Young girl fights to keep traffic signalsGrace Weiler, 6, often crosses South Fifth Street near downtown Grand Forks, walking hand in hand with her grandmother, Pam Schumaker.
By: By Chuck Haga , Forum Communications, The Jamestown Sun
Grace Weiler, 6, often crosses South Fifth Street near downtown Grand Forks, walking hand in hand with her grandmother, Pam Schumaker.
On a recent walk, Grace spotted a sign affixed to a street light where First Avenue South becomes Bruce Avenue. It was just before the crosswalk, where she waits for the traffic signal to cycle to green, allowing her and her grandmother to cross the street safely.
The sign said, “Traffic signal under study for removal.”
That made Grace unhappy. So when she got home, she started working up a petition. Her mother, Karew Schumaker, said the girl pretty much wrote it herself, and she didn’t pull any punches.
“If you remove the traffic lights a lot of people will die,” Grace wrote. “Eighty-year-old people would like to live until they are ready to die.”
Looks out for others
Grace went on to explain in her petition that she and her grandmother and “a lot of people” walk downtown on Saturdays. They visit the Farmers Market at Town Square, watch fireworks from the riverbank, buy milk at the Valley Dairy, eat pizza at Rhombus Guys or admire the shelves of chocolates at Widman’s Candy Shop.
No, Grace is not shilling for the Chamber or any downtown merchants association. She is just 6, but she learned about pedestrian traffic safety — and something of civic engagement, apparently — in kindergarten and from her parents.
“She cares a lot about other people,” Karew Schumaker said, “so I really wasn’t surprised when she was so passionate about keeping this light here.”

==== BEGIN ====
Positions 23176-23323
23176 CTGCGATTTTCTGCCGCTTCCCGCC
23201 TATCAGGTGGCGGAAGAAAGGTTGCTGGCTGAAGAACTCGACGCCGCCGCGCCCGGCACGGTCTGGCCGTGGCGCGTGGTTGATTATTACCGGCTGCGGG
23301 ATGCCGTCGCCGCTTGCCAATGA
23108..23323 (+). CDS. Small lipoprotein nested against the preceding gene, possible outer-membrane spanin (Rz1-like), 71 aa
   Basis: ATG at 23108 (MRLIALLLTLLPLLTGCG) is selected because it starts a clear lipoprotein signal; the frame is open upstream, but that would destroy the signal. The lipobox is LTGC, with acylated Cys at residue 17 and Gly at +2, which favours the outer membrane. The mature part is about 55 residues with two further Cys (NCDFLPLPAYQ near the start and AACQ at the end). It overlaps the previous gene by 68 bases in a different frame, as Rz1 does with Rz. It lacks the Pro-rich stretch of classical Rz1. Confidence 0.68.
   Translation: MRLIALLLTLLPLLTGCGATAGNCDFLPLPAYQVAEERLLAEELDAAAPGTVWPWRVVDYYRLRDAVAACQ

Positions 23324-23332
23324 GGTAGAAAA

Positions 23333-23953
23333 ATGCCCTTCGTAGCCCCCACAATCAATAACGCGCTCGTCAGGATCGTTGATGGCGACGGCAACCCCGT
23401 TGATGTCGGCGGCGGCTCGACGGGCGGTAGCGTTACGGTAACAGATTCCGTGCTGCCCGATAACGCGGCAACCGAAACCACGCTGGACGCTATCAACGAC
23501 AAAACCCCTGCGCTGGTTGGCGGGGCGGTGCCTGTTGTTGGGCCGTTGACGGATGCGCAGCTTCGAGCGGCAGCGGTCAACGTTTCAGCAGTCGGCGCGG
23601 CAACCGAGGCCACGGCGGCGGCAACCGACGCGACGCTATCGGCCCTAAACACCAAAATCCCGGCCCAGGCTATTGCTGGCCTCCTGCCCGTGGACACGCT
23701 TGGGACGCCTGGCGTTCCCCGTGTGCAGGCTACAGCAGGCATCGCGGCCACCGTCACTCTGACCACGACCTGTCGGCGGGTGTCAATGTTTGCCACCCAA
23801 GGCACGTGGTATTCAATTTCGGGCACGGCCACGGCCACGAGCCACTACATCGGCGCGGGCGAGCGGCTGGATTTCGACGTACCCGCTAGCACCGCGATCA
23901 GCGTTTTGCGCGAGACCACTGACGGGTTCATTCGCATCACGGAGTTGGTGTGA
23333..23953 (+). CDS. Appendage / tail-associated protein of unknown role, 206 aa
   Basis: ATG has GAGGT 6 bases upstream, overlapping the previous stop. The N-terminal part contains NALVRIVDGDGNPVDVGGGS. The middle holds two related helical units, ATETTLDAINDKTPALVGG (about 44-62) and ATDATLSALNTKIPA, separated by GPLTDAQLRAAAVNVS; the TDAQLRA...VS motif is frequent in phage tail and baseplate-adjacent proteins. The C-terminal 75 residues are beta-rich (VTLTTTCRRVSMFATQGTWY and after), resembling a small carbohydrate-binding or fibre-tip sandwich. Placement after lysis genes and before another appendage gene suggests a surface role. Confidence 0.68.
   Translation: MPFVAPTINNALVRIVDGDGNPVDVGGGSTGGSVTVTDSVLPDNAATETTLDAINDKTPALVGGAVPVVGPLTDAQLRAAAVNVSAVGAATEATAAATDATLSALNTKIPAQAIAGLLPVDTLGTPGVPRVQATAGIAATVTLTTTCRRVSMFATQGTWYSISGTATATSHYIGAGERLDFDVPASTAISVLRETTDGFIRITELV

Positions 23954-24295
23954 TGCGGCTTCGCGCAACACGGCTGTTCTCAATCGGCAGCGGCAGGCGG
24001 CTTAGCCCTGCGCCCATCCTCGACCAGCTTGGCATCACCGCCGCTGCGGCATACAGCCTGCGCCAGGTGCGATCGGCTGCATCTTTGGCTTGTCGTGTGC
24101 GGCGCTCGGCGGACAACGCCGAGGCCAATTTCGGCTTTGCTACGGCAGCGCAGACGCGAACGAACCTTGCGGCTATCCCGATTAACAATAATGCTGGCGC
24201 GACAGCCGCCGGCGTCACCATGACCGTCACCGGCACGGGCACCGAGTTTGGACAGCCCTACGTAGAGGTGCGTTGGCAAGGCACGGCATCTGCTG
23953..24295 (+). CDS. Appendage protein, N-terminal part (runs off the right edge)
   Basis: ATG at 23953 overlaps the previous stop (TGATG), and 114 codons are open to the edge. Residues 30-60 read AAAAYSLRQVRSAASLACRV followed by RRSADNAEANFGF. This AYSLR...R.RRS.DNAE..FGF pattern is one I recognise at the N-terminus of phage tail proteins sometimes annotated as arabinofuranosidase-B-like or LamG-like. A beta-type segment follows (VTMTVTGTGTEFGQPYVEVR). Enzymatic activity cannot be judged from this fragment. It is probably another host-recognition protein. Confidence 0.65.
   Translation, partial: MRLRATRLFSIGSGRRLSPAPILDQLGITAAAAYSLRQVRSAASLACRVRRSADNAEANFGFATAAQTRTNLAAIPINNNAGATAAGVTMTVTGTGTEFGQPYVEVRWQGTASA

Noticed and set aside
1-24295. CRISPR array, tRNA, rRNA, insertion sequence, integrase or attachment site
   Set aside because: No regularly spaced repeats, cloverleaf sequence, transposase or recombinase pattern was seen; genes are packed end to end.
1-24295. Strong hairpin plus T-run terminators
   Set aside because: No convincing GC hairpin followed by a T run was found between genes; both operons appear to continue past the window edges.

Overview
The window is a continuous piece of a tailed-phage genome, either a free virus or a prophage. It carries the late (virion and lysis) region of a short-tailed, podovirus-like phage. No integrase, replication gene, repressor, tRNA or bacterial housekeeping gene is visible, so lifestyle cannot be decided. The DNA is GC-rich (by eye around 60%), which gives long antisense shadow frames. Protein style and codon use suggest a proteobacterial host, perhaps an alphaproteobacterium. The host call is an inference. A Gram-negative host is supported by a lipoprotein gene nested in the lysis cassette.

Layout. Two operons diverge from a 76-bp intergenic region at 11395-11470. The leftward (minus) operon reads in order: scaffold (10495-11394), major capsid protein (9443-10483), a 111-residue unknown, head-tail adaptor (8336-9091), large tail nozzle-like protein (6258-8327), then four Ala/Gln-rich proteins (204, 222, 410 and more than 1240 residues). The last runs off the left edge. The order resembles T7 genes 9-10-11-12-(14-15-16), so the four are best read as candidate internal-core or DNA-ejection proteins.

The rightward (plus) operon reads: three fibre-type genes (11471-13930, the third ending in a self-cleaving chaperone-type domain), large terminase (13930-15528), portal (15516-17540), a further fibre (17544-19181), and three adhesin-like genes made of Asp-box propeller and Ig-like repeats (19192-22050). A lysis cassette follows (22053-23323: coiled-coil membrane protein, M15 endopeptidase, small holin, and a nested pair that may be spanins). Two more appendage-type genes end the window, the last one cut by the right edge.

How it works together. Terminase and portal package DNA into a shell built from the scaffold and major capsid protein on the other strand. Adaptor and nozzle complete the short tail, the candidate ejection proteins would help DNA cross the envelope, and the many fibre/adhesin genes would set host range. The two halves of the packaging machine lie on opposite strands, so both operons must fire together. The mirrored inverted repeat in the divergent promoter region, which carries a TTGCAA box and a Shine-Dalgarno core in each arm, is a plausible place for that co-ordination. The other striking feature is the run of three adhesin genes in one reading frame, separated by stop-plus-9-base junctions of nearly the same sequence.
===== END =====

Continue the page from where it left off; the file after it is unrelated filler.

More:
And it isn’t just the safety of 80-year-olds that concerns her.
“A woman carrying a baby, like my Aunt Kaley, could die, too,” Grace said.
She is, according to her mother, a fairly typical 6-year-old, busy at play this summer, bound for first grade at Winship Elementary School this fall and capable of great shyness one moment and then a speech that would make Hubert Humphrey proud.
“You get her started and she won’t stop,” her mom said.
And she was clearly determined to save lives.
“Traffic lights help people live until they are ready to die,” she wrote. “Traffic lights tell cars to go, stop, slow down. Traffic lights tell people it is safe to walk. Please sign the petition if you want to live and have safe lights.”
Twenty people signed, including her parents and the adults at her day care center, and the petition was delivered to the city’s engineering department.
But Grace was about to learn another lesson: Citizen crusades, however noble, don’t always succeed.
The traffic study has been done for months, said Jane Williams, city traffic engineer. The City Council has acted, approving the engineering department’s recommendations, and this set of traffic signals is likely to be removed by fall.
Grace got the news Monday.
“Not good,” she said, being in one of her more circumspect moods.
The Fifth Street signals were part of a broader project examining traffic signals throughout downtown, Williams said. Research showed that this particular intersection doesn’t meet any of the volume or other standards for requiring signals.
She saluted the spirit of the 6-year-old petitioner, but she said it is “actually a very low-volume street” and pedestrians should have no trouble navigating the intersection.
“You can actually create problems by putting in signals where they don’t belong,” Williams said. “You can create rear-end accidents.” Maintaining traffic signals is expensive, she added, and the city needs to put its resources where they’re most needed.
Grace is digesting all that. She’s disappointed. But she’ll be back to play at Town Square, back downtown for pizza or candy, walking with her grandmother, her mother or her aunt with the new baby cousin.
And if the traffic signals are gone?
“Look left,” she said brightly. “Look left, look right, then look left again.”
Chuck Haga is a reporter
at the Grand Forks Herald, which is owned by Forum Communications Co.